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What is Protective DNS (PDNS)?

Protective DNS (PDNS) is any security service that analyzes DNS queries and takes action to mitigate threats, leveraging the existing DNS protocol and architecture. Protective DNS prevents access to malware, ransomware, phishing attacks, viruses, malicious sites, and spyware at the source, making the network inherently more secure.

PDNS uses Response Policy Zone (RPZ) functionality, a policy-based DNS resolver that returns answers based on policy criteria. The resolver checks both the domain name queries and the returned IP addresses against threat intelligence, leveraging real-time curated cyber threat insights from various public and private sources to form a list of sites with known malicious content. The DNS resolver then prevents connections to known or suspected malicious sites.

When the PDNS service encounters a malicious or suspicious query, it can respond in several ways. The PDNS may restrict access to the requested domain by returning an NXDOMAIN response, meaning no IP address for the queried domain. The PDNS can also redirect the request to an alternative default page with information that the original domain queried has been blocked. Finally, the PDNS may also “sinkhole” the domain, providing a custom response and preventing or delaying the execution of further cyber threats such as crypto blocking by ransomware or the use of command-and-control protocols. This last approach enables a cybersecurity response team to investigate or initiate infection hunting while a threat remains active.

Protective DNS (PDNS) Services Government Implementation in the UK

The National Cyber Security Centre (NCSC) in the UK created and manages a Protective DNS services solution to protect central government departments and other public sector organizations across the United Kingdom. The PDNS services are currently available at no cost to UK public organizations, including central government, local authorities, devolved administrations, emergency services, NHS organizations, and the Ministry of Defence. The service is one of the NCSC’s widely-deployed Active Cyber Defence capabilities.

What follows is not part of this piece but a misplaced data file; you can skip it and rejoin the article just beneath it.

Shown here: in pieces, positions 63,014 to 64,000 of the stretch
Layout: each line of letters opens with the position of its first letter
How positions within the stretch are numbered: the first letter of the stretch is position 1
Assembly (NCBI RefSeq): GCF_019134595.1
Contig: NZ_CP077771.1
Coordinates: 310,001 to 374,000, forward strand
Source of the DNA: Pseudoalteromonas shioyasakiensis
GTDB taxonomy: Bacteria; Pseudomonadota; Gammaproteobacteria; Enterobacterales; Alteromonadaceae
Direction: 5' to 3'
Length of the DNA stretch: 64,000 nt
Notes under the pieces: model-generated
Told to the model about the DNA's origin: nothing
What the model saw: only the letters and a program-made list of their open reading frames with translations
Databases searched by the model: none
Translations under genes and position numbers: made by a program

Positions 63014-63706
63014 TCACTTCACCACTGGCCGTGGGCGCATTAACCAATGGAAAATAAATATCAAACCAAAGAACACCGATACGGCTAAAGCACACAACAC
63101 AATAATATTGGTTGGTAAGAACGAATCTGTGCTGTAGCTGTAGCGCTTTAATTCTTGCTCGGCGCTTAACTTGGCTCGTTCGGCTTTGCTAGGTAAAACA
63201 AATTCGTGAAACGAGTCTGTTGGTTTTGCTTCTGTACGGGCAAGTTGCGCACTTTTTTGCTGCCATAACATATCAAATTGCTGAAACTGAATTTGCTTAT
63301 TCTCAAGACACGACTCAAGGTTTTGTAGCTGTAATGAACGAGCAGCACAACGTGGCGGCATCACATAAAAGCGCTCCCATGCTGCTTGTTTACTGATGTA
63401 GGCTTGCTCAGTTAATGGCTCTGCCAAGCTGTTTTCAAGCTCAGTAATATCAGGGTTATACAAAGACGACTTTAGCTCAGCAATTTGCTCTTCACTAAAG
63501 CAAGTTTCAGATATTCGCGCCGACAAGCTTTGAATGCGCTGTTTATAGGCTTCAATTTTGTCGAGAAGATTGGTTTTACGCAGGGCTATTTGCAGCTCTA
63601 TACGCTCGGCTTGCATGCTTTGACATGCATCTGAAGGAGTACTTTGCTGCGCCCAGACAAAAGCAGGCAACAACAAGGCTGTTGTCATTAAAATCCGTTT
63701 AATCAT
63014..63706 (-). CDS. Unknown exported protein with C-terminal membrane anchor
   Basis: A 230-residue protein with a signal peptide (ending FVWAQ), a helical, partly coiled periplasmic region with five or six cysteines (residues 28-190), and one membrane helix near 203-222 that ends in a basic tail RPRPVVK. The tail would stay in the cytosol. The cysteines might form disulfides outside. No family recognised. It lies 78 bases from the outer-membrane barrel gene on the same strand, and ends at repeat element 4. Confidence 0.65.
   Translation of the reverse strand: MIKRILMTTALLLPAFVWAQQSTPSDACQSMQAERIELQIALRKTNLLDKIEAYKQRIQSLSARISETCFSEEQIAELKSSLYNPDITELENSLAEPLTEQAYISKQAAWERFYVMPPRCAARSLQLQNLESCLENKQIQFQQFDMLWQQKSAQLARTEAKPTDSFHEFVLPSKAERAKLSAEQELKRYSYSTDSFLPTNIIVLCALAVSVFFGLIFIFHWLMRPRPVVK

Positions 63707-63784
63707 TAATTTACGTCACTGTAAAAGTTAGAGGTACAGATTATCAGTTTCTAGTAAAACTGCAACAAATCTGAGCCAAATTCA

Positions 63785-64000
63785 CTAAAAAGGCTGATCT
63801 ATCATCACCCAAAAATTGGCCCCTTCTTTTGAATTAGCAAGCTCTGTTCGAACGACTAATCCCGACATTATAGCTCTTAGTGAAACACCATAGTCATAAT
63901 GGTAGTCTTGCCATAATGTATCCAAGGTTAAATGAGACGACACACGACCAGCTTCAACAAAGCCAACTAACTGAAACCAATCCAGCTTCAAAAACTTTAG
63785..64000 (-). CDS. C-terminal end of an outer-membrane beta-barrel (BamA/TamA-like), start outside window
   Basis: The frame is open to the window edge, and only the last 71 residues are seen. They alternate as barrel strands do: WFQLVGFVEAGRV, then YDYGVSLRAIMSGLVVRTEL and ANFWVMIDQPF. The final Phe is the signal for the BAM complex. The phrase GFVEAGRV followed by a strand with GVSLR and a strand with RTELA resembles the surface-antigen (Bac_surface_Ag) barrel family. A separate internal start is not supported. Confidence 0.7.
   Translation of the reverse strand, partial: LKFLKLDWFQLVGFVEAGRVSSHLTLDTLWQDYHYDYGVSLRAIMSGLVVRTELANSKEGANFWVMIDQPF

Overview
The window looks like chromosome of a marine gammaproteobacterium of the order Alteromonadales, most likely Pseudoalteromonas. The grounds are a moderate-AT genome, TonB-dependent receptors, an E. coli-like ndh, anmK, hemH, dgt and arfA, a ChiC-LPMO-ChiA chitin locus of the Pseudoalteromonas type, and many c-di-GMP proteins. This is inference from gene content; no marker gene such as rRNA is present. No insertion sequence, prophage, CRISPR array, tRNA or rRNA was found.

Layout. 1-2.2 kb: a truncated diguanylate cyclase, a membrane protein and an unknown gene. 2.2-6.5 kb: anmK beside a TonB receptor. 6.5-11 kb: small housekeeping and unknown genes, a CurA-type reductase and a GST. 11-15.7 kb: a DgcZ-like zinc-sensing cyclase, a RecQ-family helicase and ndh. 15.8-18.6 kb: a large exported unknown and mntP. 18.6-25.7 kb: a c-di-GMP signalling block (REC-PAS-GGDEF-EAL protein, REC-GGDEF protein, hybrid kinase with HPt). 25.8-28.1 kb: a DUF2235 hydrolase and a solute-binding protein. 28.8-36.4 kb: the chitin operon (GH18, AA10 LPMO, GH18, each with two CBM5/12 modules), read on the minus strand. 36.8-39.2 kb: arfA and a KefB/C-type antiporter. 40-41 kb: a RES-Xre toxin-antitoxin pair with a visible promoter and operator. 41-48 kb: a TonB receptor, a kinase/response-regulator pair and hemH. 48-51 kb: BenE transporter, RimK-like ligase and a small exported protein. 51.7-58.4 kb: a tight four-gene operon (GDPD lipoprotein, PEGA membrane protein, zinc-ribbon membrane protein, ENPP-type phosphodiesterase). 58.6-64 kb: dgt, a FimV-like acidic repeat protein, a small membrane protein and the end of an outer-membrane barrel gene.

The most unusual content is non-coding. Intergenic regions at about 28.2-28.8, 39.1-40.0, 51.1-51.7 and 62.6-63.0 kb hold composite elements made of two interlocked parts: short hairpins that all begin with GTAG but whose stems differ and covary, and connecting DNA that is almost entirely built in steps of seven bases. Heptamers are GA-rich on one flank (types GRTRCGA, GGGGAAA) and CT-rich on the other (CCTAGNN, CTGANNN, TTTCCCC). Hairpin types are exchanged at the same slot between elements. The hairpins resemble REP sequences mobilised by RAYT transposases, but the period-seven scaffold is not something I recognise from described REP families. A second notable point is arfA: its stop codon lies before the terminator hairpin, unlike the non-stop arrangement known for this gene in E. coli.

Protective DNS (PDNS) Services for Remote Workers

Protective DNS services can provide high network security for remote workers because they can block malicious Internet activity upstream at the source. Remote users can connect to PDNS services using encrypted DNS over HTTPS (DoH) client network protocols, enabling end-users to benefit from end-to-end protection wherever they connect to the Internet.

Protective DNS (PDNS) Domain Classifications

A core capability of PDNS is the ability to categorize domain names based on threat intelligence. PDNS services typically leverage open source, commercial, and governmental information feeds of known malicious domains. These feeds enable coverage of domain names found at numerous points of the network exploitation lifecycle. Some solutions may also detect novel malicious domains based on pattern recognition. The U.S. NSA Cybersecurity & Infrastructure Security Agency (CISA) have outlined the types of domains typically addressed by a PDNS system as follows[i]: